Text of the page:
3. Mea Culpa – ’tis a sin I commit all the time, but in emails to personal of friends and family. But lately, I’ve ventured outside this group to post some comments on blogs to which I’m subscribed, These are usually of a congratulatory or supportive nature. Now I am wondering if I need to curb my enthusiasm in these more public domains? And, what about in memoir essays or personal stories? I would (really) value your advice . . . oh it was so tempting to end with an exclamation point(and even wondered if “really” needed to be there…., but, yes, I am eager to hear back on this. Now I am bursting with exclamation points and lots of very’s and can hardly contain a “laughing out loud”….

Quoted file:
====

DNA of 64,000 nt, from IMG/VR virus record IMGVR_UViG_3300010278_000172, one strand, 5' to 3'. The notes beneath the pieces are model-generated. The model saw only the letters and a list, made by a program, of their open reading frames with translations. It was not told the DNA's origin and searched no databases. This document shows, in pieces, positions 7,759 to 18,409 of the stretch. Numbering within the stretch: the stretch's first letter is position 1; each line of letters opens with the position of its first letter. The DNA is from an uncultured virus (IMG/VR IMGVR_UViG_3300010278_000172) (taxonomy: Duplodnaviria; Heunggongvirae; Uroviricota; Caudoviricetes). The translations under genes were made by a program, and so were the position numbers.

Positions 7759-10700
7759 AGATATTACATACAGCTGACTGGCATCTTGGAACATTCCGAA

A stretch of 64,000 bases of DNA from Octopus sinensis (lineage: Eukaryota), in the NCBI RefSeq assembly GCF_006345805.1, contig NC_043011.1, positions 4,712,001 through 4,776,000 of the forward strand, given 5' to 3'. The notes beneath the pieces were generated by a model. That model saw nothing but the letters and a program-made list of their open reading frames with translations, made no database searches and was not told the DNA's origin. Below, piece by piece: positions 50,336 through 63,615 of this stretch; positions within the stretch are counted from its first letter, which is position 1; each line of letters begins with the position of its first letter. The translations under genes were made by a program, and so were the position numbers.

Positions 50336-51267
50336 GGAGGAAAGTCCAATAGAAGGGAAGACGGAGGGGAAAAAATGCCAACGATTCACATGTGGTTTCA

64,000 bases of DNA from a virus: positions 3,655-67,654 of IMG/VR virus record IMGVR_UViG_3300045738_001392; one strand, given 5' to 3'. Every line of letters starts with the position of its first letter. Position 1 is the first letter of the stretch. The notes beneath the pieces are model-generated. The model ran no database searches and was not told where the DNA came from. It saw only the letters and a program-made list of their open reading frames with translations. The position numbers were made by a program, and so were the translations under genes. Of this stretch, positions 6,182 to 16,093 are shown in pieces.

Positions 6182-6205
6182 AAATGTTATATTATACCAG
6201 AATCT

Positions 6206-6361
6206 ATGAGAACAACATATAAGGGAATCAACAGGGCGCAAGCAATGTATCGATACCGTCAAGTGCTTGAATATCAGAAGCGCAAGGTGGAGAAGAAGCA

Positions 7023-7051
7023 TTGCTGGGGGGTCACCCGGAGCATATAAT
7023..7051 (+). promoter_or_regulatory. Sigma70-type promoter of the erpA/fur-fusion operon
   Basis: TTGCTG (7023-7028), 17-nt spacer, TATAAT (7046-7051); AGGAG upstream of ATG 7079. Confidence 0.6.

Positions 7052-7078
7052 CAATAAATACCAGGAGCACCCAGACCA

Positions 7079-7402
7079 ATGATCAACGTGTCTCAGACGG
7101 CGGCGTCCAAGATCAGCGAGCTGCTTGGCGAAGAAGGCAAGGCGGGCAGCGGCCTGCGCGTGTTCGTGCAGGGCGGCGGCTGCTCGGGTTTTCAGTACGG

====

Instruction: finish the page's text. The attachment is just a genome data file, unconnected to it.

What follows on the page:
1. Certainly elements like exclamation points are more acceptable in an informal setting . . . but people still overdo it. Think twice before posting those exclamations.

  4. This is also referred to as aggressive punctuation. I do not hire people that use aggressive punctuation outside story books and have at times terminated people that utilize this behavior in their business communications. I consider the use of exclamation marks outside of a story book as a sign of self centeredness that often leads to passive aggressive behaviour. Perhaps good traits if your in an industry that requires narcissistic people to put others in their place. However due to the way and tone exclamation marks are commonly used today amidst an unstable society, It’s been my experience that this kind of aggressive punctuation is considered undesirable in most respected places.